Is This ETF Fueling a Bubble?

With gold near its all-time high, the most popular investment vehicle linked to the yellow metal, the SPDR Gold Shares ETF (NYSE: GLD  ) is fast approaching a big milestone: $50 billion in assets. At the end of the first quarter, there were only 11 U.S. stock mutual funds and one U.S. bond mutual fund above that level. Surely the extraordinary success of this ETF is contributing to a gold bubble and gold prices have reached a top.

It's not that obvious
Or not. As the following table shows, the ratio of the total assets held in SPDR Gold Shares to the value of total mined gold is roughly the same as that of the assets of the SPDR S&P 500 ETF (NYSE: SPY  ) with respect to the total market capitalization of the index it tracks:

Company

Net Assets (May 18, 2010)

% of Total Value, All Mined Gold / Index Total Market Value

SPDR Gold Shares ETF 

$47.6 billion

0.7%

SPDR S&P 500 ETF

$75.7 billion

0.7%

Source: The World Gold Council, State Street Global Advisors.

This doesn't prove that gold ETFs aren't having a disproportionate effect on the market; indeed, almost 95% of the total market value of the S&P 500 is free float, whereas the IMF and central banks have about one-fifth of all mined gold "locked up." However, data for 2008-2009 from the World Gold Council show that, barring the first quarter of 2009, the investment demand for gold via ETFs is less than that from other channels (bar hoarding, coins, etc.). Similarly, total investment demand lagged jewelry consumption (except in the first quarter of '09).

Did gold hit a top?
Did gold hit a top this month when it reached all-time nominal high prices? Undoubtedly, but I don't expect that top to hold up for very long (weeks or months possibly, not years). We are in an environment in which inflation could pop up unpredictably: Witness the most recent 3.7% print for year-on-year inflation in the U.K., which took the Bank of England off guard. If inflation and inflation expectations take off in the U.S., then we may see what a genuine gold bubble looks like.

A couple of ways to hedge inflation risk
In that context, the SPDR Gold Shares looks like an attractive inflation hedge, along with the Market Vectors Gold Miners ETF (NYSE: GDX  ) . Unless you're a talented stock picker, I would recommend both of those ahead of individual miners such as Barrick Gold (NYSE: ABX  ) , Newmont Mining (NYSE: NEM  ) , or Yamana Gold (NYSE: AUY  ) .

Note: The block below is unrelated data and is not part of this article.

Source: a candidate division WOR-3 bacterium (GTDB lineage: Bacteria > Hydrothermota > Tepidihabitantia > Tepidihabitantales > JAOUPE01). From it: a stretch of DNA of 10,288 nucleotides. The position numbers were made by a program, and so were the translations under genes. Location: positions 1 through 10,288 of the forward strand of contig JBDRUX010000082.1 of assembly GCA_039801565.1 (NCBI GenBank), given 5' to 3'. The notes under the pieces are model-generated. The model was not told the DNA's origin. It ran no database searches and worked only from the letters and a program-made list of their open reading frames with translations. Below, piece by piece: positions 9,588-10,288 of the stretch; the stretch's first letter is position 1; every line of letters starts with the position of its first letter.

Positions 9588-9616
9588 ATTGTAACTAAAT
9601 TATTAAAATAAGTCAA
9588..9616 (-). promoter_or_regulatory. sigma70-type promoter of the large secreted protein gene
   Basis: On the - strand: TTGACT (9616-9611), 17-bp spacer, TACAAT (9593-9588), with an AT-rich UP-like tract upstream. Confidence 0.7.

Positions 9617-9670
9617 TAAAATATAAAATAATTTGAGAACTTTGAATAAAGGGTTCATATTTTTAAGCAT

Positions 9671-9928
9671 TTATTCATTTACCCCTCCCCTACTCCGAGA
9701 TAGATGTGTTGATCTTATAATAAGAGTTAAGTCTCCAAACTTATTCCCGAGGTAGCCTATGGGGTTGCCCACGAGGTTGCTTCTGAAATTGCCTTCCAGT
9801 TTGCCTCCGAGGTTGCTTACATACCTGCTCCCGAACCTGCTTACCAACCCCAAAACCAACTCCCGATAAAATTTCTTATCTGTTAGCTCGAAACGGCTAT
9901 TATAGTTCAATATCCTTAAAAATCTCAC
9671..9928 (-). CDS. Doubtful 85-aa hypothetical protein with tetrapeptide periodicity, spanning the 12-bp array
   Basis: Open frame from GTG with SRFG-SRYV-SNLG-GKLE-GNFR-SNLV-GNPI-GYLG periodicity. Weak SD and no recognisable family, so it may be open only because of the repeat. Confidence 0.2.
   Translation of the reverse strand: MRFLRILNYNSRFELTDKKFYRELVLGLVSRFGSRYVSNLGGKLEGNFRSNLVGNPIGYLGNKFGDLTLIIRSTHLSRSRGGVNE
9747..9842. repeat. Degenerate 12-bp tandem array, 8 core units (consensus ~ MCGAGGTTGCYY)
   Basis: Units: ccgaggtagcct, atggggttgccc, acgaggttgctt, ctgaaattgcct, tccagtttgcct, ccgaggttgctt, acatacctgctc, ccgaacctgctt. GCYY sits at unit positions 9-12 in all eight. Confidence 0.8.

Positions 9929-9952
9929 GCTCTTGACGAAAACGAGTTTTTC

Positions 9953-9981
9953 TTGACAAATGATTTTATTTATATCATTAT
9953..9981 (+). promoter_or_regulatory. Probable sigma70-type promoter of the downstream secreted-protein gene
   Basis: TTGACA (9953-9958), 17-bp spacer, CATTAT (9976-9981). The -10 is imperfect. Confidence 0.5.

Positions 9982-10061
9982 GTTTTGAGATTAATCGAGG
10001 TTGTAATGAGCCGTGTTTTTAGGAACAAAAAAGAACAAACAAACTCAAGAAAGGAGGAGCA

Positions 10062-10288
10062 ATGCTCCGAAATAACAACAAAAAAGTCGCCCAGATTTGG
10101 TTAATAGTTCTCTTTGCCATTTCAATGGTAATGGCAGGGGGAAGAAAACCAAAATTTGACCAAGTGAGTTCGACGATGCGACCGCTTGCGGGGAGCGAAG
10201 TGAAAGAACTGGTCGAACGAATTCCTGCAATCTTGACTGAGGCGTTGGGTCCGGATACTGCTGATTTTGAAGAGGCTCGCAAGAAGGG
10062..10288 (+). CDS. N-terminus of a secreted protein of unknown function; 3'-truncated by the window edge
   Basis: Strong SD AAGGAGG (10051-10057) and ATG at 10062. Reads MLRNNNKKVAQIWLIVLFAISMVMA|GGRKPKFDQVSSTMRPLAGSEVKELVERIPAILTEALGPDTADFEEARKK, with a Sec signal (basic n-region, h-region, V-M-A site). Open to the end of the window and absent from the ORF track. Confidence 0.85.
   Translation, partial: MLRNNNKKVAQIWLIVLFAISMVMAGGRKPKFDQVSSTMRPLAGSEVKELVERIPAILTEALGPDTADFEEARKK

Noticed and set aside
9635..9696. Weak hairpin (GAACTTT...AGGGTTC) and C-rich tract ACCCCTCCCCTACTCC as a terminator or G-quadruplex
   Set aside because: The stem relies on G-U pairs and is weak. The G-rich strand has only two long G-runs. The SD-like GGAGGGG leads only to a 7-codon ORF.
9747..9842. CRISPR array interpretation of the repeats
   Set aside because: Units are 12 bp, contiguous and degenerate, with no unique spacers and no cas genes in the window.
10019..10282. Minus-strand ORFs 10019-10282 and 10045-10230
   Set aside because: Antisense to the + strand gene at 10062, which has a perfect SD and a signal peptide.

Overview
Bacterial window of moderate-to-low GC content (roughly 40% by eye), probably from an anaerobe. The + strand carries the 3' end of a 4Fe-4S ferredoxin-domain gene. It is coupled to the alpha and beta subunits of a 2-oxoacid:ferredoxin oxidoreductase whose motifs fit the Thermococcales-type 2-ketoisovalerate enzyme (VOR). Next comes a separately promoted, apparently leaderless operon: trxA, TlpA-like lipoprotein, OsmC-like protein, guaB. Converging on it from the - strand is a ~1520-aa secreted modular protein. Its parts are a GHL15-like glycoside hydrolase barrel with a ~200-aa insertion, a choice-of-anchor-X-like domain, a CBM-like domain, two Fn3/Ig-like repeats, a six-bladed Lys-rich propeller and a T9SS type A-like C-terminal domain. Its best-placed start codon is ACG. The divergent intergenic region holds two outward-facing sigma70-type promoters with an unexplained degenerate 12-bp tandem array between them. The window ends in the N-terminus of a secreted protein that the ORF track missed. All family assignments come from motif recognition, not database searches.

The Fed is creating a new set of risks for investors, but gold isn't the only way to hedge these risks. Tim Hanson highlights the top markets right now.

Fool contributor Alex Dumortier loves macro-themed investing. Alex has no beneficial interest in any of the shares mentioned in this article. The Motley Fool has a disclosure policy.


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  • Report this Comment On May 21, 2010, at 9:48 AM, MellowGuy1 wrote:

    http://www.gold.org/ is the web site for the World Gold Council.

    For investors, the GLD ETF is great because options can be traded against it.

    I think that gold is overpriced now, so am buying stock in some of the mining stocks instead of the raw metal.

  • Report this Comment On May 21, 2010, at 9:32 PM, MattCohn wrote:

    Yes, GLD is contributing to and defending the Gold Bubble. When it Bubble Pops, their business falls apart and the stock price of GLD goes in the toilet.

  • Report this Comment On May 23, 2010, at 3:00 PM, XMFkmoney wrote:

    I've been thinking about the question in kind of hte opposite direction. "Could a sell off of GLD cause a crash in the price of gold?"

    What happens if investors (not jewellers, hoarders, or central banks) lose interest in gold and decide to sell their GLD?

    Is it possible for the GLD index to get out of wack with gold prices? Let's say there's substantial selling in GLD one day causing a 10% drop. How does the price of GLD correct so it's still tracking the gold price? It seems to me that even at a 10% discount hoarders, jewellers and central banks are only interested in gold and not GLD.

    If GLD can drive gold prices in either direction then it seems to me that the ETF is a problem for gold prices.

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